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Using Automatic Validation
2. Edit properties file
– Edit "error" entries for formatting error messages
• Same as in manual validation
errors.header=<UL> errors.prefix=<LI><B><FONT COLOR="RED"> errors.suffix=</FONT></B></LI> errors.footer=</UL>

–

Edit standard "validator" error messages if desired
• struts-blank has several typos you will want to fix
– "an" long, "an" byte, "can not", etc. errors.invalid={0} is invalid. errors.maxlength={0} cannot be greater than {1} characters.

–

Add prompts/messages that will be substituted into error messages for {0}, {1}. etc
inputForm.firstName=First name inputForm.lastName=Last name inputForm.zipCode=5-digit ZIP Code

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Using Automatic Validation (Continued)
3. Put validation rules in validation.xml
– – Use <form name="..."> to identify the bean
• <form name="beanNameFromStrutsConfig">

Use <field property="..." depends="..."> to identify the bean property to check and the rule to use to check it
• • <field property="propName" depends="ruleName"> See http://struts.apache.org/userGuide/dev_validator.html for all available rules and specifics on each <field property="propName" depends="ruleName"> <arg0 key="key.Name"/> </field>

–

Use <argN...> to give values for error messages.
• • •

– –
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Look in properties file to see what args needed The name of the error message is usually errors.ruleName, but see validator-rules.xml to be sure
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Apache Struts: Validating User Input Automatically

validation.xml: Structure
• <form-validation> and <formset>
– Main enclosing elements

• • •

<form name="beanName">
– Matches form-bean name from struts-config.xml

<field property="firstName"
– Matches HTML form parameter (ie, bean property) name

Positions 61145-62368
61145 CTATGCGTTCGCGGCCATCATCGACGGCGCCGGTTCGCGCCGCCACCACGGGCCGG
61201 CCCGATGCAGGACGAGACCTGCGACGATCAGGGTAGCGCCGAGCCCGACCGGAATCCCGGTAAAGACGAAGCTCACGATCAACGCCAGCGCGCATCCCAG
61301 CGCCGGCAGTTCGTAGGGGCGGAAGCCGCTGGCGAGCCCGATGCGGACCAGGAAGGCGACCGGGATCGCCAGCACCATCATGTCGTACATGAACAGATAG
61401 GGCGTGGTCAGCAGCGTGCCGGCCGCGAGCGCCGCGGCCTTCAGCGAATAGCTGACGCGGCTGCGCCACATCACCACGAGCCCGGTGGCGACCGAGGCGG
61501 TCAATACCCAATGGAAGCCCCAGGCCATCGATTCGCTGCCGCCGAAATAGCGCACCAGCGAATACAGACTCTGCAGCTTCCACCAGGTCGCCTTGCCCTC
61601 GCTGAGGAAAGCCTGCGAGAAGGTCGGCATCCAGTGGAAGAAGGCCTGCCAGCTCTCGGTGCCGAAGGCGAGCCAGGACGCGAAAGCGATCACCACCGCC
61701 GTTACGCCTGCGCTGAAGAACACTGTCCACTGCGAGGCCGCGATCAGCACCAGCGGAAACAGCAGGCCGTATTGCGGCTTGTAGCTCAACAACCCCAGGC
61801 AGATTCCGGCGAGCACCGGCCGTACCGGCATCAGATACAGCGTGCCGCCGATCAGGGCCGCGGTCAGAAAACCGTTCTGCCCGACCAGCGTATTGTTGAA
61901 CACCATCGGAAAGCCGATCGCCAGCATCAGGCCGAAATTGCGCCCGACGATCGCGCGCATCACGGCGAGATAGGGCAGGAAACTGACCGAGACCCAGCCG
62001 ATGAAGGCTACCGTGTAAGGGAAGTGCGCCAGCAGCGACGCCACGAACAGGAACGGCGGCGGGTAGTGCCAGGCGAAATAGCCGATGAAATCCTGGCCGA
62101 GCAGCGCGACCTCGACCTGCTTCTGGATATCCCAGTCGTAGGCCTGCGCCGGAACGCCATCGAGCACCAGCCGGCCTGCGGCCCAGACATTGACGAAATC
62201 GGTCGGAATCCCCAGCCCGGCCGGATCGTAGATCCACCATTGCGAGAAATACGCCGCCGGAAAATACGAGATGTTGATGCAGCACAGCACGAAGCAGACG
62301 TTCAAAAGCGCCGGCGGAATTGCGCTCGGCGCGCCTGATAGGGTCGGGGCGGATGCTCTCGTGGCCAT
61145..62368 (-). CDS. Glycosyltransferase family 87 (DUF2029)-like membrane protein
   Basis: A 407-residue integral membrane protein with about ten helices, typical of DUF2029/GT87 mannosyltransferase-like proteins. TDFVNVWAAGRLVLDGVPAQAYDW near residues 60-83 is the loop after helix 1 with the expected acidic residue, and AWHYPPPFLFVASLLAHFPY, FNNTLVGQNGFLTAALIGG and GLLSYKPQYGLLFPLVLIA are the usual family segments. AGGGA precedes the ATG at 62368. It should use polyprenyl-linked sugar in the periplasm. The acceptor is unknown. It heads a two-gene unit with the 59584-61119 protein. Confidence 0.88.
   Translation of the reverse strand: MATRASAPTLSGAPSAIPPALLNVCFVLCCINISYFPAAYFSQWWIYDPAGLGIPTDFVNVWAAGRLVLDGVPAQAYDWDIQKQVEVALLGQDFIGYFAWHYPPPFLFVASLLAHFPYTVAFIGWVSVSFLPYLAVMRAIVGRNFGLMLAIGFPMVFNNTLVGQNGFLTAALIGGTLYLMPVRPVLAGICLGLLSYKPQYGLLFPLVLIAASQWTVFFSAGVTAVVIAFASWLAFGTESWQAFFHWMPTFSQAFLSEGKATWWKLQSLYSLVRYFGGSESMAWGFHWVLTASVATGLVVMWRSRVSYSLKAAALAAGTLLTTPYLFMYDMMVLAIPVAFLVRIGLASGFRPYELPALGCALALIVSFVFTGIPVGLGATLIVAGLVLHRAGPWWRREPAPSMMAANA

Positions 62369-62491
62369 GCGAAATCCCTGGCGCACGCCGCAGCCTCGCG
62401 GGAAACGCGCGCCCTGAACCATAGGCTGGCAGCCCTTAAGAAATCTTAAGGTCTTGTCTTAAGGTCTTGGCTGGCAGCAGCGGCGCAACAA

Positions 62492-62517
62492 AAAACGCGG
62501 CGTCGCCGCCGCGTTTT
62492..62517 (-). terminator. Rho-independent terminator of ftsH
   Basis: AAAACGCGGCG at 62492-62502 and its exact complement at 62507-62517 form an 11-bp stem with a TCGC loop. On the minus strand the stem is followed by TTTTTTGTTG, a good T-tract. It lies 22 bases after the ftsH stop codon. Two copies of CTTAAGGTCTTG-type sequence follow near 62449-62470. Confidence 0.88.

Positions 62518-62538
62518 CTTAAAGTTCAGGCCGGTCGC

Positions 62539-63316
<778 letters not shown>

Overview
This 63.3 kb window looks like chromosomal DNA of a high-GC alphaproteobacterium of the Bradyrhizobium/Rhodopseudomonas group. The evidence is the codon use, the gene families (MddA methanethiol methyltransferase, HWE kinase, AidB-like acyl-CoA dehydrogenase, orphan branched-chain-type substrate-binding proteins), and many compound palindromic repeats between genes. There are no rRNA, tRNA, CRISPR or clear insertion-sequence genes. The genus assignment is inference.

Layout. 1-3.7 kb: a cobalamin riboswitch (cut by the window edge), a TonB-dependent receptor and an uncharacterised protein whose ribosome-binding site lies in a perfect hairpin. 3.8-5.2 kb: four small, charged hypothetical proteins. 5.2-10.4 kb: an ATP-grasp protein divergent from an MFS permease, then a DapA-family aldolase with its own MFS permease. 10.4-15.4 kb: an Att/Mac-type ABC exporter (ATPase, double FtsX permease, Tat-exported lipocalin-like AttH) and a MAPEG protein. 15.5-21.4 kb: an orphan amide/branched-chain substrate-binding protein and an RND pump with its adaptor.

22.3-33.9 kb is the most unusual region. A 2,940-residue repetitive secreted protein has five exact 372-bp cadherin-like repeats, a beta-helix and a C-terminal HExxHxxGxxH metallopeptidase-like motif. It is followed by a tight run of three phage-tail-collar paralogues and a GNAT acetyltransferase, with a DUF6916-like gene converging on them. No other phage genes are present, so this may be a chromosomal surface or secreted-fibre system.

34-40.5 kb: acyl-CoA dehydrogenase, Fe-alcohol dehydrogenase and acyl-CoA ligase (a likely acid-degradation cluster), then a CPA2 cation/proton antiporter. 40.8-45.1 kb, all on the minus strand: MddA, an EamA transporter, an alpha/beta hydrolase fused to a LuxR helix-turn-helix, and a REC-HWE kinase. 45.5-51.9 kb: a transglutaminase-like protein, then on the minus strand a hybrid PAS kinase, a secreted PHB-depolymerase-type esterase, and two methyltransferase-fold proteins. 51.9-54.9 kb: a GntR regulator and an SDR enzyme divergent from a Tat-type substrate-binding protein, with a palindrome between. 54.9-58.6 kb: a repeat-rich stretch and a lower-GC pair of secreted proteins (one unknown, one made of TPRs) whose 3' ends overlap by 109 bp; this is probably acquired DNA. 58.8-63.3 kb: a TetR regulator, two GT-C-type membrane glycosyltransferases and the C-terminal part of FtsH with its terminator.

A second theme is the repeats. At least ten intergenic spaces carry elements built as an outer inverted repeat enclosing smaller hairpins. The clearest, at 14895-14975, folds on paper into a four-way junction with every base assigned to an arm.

depends="required">
– Matches name of predefined validator rule
• • • • required: must be non-empty mask: must match a given regular expression email: must be an email address creditCard: must be a legal credit card number
– (Use 4111111111111111 for testing)

•
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<arg0 key="property.subname"/>
– Replaces {0} in error message from properties file
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Using Automatic Validation (Continued)
3. Put validation rules in validation.xml: example
– – – – – Bean is named orderFormBean in the form-beans section of struts-config.xml Bean has property called firstName One of the standard rules is "required" In the properties file, errors.required is ... {0} ... There is a custom message called inputForm.firstName
<formset> <form name="orderFormBean"> <field property="firstName" depends="required"> <arg0 key="inputForm.firstName"/> </field> </form> … </formset>
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Using Automatic Validation (Continued)
4. Have your form bean extend ValidatorForm, not ActionForm directly
import org.apache.struts.validator.*; public class OrderFormBean extends ValidatorForm { … }

5. Put <html:errors/> in input page
– – –
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Edit properties file to customize form of error message Add <html:javascript formName="beanName"/> anywhere Add onsubmit="return validateBeanName(this);" to html:form